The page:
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ARTICLE

A Deep Dive into the Dean Street Express Clinic Model for Quick Anonymous STI Self-testing

OCT 18, 2016 | LORRAINE L. JANECZKO, MPH
"Bacterial infection rates were rising before PrEP, but PrEP may have helped accelerate them. Most of this is fueled by changing social norms, particularly for women as they are increasing the number of partners they have," she told Contagion.
 
The Dean Street Express Clinic (www.deanstreetexpress.nhs.uk) at 34 Dean Street in Soho in central London, sponsored by the City of Westminster and the National Health Service (NIH), opened in September 2014 and it was immediately fully booked.
 
"The drop-in center has come from two pressures," Dr. McCormack told Contagion. "One, we knew that we had to increase throughput, and two, we had no clear increase in our budget to do this. And we were diagnosing so much HIV in our patients. It's about location, location, location. We were right in the middle of a massive gay scene and we could not cope with the HIV that we were seeing and treating in the clinic along with the asymptomatics. So we had to move what we could from the clinic to another venue."
 
"Moving out self-screening was the obvious choice. You don't need a doctor to do this. You don't really even need a nurse. People can do this themselves very well. And they really like it," she said.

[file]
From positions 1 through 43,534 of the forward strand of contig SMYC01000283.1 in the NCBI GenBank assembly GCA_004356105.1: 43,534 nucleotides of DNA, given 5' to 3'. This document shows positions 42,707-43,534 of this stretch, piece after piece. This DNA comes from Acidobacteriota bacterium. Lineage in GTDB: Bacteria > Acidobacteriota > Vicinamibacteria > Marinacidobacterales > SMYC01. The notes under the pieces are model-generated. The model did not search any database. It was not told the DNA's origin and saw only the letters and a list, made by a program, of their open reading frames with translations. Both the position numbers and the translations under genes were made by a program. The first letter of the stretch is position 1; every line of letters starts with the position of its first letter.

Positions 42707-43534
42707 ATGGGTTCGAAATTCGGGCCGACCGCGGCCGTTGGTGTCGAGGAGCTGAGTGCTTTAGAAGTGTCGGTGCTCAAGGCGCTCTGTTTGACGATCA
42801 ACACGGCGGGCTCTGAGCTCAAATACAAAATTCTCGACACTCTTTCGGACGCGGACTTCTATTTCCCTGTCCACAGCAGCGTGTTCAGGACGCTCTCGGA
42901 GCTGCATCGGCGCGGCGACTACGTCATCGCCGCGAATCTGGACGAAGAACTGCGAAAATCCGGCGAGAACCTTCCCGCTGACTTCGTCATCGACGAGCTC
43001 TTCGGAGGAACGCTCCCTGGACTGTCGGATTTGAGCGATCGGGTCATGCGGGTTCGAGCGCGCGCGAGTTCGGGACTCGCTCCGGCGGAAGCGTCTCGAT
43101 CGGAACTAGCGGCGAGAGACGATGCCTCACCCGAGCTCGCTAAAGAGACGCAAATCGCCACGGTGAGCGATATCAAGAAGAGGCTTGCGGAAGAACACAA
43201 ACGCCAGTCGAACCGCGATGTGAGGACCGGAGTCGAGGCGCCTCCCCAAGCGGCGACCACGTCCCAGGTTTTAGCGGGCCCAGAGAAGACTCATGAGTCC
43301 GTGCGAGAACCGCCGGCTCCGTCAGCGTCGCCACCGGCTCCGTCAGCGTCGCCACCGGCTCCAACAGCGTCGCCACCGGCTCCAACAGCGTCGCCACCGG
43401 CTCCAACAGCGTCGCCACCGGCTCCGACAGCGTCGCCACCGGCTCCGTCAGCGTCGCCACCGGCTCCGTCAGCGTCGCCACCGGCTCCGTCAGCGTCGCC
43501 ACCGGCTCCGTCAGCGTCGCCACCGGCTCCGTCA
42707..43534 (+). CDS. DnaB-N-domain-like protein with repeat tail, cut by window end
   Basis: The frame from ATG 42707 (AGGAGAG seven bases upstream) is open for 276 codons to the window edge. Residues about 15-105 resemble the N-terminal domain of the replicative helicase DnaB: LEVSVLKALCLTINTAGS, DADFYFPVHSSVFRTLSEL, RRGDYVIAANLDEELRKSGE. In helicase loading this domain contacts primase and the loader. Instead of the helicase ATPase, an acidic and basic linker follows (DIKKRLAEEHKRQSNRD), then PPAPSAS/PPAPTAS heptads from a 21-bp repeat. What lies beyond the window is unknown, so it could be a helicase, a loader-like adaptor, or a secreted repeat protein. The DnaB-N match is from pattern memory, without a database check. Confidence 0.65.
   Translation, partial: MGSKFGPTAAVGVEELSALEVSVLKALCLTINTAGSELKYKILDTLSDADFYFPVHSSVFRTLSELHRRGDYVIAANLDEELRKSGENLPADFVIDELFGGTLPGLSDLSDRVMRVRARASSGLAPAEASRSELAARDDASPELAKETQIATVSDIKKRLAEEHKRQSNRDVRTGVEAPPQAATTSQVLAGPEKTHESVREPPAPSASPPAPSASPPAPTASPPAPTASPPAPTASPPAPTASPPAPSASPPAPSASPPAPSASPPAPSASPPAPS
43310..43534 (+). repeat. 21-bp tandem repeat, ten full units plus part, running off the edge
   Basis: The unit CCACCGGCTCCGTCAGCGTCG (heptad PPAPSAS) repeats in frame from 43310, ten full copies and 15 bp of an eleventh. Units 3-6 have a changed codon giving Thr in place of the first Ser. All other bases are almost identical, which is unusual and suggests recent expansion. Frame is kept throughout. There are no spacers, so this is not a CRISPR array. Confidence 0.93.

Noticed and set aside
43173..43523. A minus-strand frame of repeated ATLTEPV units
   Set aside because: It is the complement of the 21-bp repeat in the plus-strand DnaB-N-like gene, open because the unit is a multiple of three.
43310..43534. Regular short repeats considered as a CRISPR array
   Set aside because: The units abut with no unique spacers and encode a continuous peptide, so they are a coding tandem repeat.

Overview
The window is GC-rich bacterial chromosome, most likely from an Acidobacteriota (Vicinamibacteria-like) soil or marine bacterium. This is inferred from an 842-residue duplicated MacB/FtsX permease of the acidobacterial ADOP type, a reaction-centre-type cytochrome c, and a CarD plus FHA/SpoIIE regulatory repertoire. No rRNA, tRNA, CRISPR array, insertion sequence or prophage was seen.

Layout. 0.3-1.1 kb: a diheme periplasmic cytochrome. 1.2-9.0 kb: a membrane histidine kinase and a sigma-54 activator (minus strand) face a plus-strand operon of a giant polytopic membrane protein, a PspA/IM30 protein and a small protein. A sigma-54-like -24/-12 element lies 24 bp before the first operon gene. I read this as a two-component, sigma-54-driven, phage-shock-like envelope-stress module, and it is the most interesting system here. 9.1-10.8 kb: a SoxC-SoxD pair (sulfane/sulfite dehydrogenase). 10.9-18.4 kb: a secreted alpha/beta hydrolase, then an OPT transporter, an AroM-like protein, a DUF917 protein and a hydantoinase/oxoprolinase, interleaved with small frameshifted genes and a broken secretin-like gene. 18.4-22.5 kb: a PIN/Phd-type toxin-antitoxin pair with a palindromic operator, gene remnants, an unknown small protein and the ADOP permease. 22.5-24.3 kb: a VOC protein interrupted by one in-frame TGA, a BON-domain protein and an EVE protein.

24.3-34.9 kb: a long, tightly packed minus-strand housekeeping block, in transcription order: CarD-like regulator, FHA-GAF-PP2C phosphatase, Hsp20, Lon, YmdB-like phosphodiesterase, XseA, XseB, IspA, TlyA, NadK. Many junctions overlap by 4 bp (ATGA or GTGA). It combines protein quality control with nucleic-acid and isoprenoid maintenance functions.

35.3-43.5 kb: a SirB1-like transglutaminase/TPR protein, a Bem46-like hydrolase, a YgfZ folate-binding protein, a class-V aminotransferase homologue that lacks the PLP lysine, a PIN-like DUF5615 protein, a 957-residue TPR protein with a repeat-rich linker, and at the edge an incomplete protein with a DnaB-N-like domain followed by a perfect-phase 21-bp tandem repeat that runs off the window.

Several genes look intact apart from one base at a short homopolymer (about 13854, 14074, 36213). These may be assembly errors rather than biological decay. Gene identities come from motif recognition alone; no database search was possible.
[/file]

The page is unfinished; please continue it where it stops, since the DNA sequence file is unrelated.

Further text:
The providers were also under pressure to make visiting the busy sexual health testing and treatment clinic acceptable, and they created an efficient yet attractive relaxing space. The façade has no signage advertising it as a sexual health clinic. "We want to make the educational facts fun and acceptable, and people love it. It doesn't feel like going to sexual health clinic," Dr. McCormack told Contagion. "One person said, 'I really thought that a waiter was going to come with cocktails and canapés.'"
 
Dean Street Express offers free confidential routine sexual health screening tests for STI/STD and HIV six days a week to people who without symptoms. Clients reserve a time slot online, provide a cellphone number, receive an SMS text message confirmation, and show that message to a staff member when they arrive at the clinic. They check themselves in on an iPad to avoid transcription errors; and messages, including lab tests, are texted to the phone.
 
A video (https://www.youtube.com/watch?v=q0X9QpWyRkA) shows them how to take a throat, vaginal or anal swab, to urinate into a container, and they send their samples through a pneumatic tube to the lab. Most results are processed in about an hour and most people receive all their results within 6 hours.
 
A blood test for HIV provides results in 60 seconds and is the one interaction with a trained health care provider who has seen the person's history and can provide information and advice about safe sex and clean needles and provide condoms. Some labs take about six hours to come back and those results are also texted to the cellphone.
 
"The person receives results for syphilis, hepatitis, gonorrhea, and chlamydia," Dr. McCormack said.
 


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